by Elizabeth Brunner
“Can I wear this costume even after Halloween, Mommy?” my then-4-year-old son Jacob asked me as I helped him into his purple princess costume. “Yes of course, it looks so good on you,” I say as I brushed his hair away from his big brown eyes. “You look like a very pretty girl.” Next to him, his twin sister Chloe was sitting still in her Batman costume. Even though she was trying hard not to fidget so her dad could paint on an eye mask, a small smile on her face showed just how excited she was turning into a superhero.
“Mommy?” I paused mid-way through straightening Jacob’s crown. “I don’t want to be a girl, I just want to look beautiful.” Our eyes locked. I clasped one of my own necklaces around his neck. “You are beautiful, even without the costume.” He grinned from ear to ear, grabbed his sparkle wand and ran out of the room.
That moment grabbed hold of me, pierced my heart and changed me forever. You see, I assumed Jacob wanted to look like a girl when he picked out his princess costume. But he didn’t. He knew what he wanted: To feel beautiful.
Ever since they could dress themselves, my children have been using clothing as a way to communicate who they are and how they feel. It’s the way I communicate with the world, too. I’ve been a designer for several years now, and I launched my first line, Piece x Piece, pre-kids in 2010. Every item of clothing as part of the Piece x Piece collection was made from discarded fabric samples — a way to make something new with what other people might consider “waste.”
For me, clothing tells a story and connects people to the world without saying a word. Every piece of clothing you put on can shift your perspective and allow you to lean into a different part of your identity.
I’ll never forget the day I was watching Jacob in his new princess nightgown when he was about 5 years old. It was a warm summer evening and he was running back and forth on the grass, unaware I was watching him. He was singing his favorite song at the top of his lungs, the dress was a vibrant red, and the sun was setting behind him. Everything was golden, especially Jacob. As I watched him play, joy radiated from every cell of his body. I was witnessing magic right before my eyes. I felt the same way when I would watch Chloe climbing trees in her Black Panther mask, wearing her tool belt around the house, or stomping around like a dinosaur. Those were moments I could truly “see” my children as they fully embodied the expanse of their identities--glimpses like this felt like gifts.
But the outside world is a much scarier place — and a lot more judgmental. I was never worried for Chloe. She could wear her dino tees, Sharks jersey and camo pants and no one looked twice. But when Jacob wore a skirt or dress outside our home, his experience was very different. People would point or snicker, but the worst was when people who loved him would try to be “helpful” and redirect his choices toward something “for boys.” One well-meaning mom in his class told me I was “brave” for letting him wear dresses. I knew she meant no offense, but I felt rage inside. “I’m brave for letting my child pick out his own clothes, and express who he is?”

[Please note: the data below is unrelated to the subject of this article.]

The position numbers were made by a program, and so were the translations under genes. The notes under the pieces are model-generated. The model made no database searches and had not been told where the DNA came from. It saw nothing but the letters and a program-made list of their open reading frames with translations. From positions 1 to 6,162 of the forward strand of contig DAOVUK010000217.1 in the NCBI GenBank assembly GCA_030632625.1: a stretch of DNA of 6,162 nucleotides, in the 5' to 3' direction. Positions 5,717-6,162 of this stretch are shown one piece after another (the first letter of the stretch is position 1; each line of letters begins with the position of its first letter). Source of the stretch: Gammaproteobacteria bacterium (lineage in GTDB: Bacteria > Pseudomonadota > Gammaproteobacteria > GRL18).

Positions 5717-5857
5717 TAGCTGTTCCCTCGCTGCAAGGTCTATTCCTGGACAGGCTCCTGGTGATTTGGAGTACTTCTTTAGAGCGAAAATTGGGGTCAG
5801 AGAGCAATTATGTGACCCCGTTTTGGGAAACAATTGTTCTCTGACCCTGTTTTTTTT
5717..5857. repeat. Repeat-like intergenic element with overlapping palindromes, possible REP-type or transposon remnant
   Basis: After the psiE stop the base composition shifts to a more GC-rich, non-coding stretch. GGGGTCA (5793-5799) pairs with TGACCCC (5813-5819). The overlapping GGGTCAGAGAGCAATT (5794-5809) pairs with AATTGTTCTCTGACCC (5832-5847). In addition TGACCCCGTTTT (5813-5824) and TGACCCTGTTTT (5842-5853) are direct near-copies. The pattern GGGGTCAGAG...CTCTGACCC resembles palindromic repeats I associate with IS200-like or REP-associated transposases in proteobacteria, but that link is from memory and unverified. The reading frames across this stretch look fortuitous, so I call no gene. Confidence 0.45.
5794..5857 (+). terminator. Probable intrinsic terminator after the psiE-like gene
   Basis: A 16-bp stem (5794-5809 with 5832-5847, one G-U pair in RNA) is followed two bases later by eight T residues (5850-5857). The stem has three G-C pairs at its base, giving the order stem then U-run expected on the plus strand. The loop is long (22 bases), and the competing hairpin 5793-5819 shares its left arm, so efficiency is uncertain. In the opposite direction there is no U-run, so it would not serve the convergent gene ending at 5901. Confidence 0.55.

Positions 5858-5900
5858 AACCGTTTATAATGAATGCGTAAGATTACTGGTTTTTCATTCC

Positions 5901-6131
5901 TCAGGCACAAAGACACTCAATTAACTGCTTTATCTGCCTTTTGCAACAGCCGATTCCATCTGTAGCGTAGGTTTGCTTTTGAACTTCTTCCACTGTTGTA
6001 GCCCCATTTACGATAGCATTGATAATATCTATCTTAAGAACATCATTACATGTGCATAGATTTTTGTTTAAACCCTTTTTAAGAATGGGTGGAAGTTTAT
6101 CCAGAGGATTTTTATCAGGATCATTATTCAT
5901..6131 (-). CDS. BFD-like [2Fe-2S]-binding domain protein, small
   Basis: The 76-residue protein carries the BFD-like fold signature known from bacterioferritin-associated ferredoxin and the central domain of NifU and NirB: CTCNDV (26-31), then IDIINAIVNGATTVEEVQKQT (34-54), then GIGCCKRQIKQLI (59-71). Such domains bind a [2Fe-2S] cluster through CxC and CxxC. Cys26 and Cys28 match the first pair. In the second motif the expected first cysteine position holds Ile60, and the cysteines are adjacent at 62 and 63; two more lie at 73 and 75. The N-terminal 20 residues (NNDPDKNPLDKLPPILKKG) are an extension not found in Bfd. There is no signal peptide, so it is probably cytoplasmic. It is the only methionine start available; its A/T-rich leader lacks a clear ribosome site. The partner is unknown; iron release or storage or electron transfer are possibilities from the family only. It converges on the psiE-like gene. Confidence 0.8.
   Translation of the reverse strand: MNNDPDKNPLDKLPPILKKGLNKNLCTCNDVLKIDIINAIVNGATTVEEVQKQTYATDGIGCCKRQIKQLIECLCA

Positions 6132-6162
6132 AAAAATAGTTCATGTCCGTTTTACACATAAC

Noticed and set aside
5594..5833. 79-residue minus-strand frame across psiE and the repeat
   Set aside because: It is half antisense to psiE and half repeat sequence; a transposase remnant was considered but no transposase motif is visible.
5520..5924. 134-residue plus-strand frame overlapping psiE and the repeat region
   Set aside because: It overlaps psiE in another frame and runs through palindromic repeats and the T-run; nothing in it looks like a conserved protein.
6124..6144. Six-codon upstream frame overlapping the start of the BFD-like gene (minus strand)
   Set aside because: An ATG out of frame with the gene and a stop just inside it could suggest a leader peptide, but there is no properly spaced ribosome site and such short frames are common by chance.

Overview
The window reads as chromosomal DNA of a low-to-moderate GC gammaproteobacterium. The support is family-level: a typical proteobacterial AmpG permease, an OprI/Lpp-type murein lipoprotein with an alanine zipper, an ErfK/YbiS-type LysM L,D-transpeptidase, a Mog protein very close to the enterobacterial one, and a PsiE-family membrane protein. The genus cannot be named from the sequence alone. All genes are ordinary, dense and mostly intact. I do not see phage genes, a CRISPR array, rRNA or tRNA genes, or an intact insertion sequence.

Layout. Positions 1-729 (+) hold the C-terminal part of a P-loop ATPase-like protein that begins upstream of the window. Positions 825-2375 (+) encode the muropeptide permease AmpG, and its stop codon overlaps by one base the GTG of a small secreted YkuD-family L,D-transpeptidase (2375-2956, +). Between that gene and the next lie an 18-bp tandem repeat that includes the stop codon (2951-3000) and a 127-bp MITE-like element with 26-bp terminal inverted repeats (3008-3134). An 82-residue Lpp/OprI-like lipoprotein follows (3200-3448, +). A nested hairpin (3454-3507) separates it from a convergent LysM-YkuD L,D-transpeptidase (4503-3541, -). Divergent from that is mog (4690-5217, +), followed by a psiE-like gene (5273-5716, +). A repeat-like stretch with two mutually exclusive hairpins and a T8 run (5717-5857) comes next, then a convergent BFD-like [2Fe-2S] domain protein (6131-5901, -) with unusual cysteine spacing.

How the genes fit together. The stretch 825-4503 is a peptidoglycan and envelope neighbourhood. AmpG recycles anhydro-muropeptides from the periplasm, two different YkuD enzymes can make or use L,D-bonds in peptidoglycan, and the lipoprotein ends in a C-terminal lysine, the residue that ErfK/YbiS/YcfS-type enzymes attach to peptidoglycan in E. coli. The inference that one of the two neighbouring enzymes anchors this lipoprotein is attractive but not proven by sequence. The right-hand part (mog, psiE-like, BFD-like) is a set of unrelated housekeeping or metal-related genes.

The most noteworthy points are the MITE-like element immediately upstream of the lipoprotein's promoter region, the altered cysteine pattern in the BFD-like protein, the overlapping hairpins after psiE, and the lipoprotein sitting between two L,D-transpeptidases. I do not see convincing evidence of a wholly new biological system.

If I could breathe fire in those moments, I would have scorched the earth. No one was going to tell my son to shrink, no one was going to dim his light, label him or stereotype him. I don’t judge parents whose daughters dress in head-to-toe pink or their sons in camo shorts and truck t-shirts. But other parents had no problem judging my child whose clothing choices broke stereotypes. But the more I searched department stores and online for clothes for my kids, the more frustrated I became “Why are these departments separated?” I thought to myself as I shopped for Chloe in the boys department and Jacob in the girls, “Where was “the kids” department?”
Yes, there were “gender-neutral” options. But these pieces were mostly made in low-key, muted shades that were sparse on embellishments, patterns, sparkle, and personality — things that were essential to my kids' clothing choices. Sure, I found many well-made brands that could become wardrobe staples, but I wanted to celebrate expression and identity, not play it down.
I remember thinking: This has to change. I then realized that I wanted — no, needed — to change it. This is how I started StereoType — by focusing on the needs of my children, not the expectations of others.
I don’t want to tone anything down, I want to highlight and elevate my kids’ authenticity and self-expression. Which is why StereoType is a true celebration of self-expression--a beautiful blend inspired by my boy-girl twins. My son loves sparkles, and my daughter loves black (along with many other things!) This first capsule collection is a reflection of them at this moment. I call it “blended fashion” because that’s exactly what it is-- a beautiful blend of both boys and girls, equal in value and defined by no one.
We are so excited to begin this journey with you! We want to hear your stories and celebrate self-expression with you. Follow along @stereotypekidsofficial on Instagram, read our blog Unlabeled, and learn about how other parents are challenging and changing stereotypes while raising their own kids. And finally drop me a line at firstname.lastname@example.org if you want to connect and share, and tell me what you think. Because this is just the beginning of breaking down stereotypes and celebrating our unique selves. I can’t wait for you to come along for the adventure!
Elizabeth Brunner is the Founder and CEO of StereoType, a gender-free kids' fashion brand that challenges the norms and stereotypes of traditional clothing.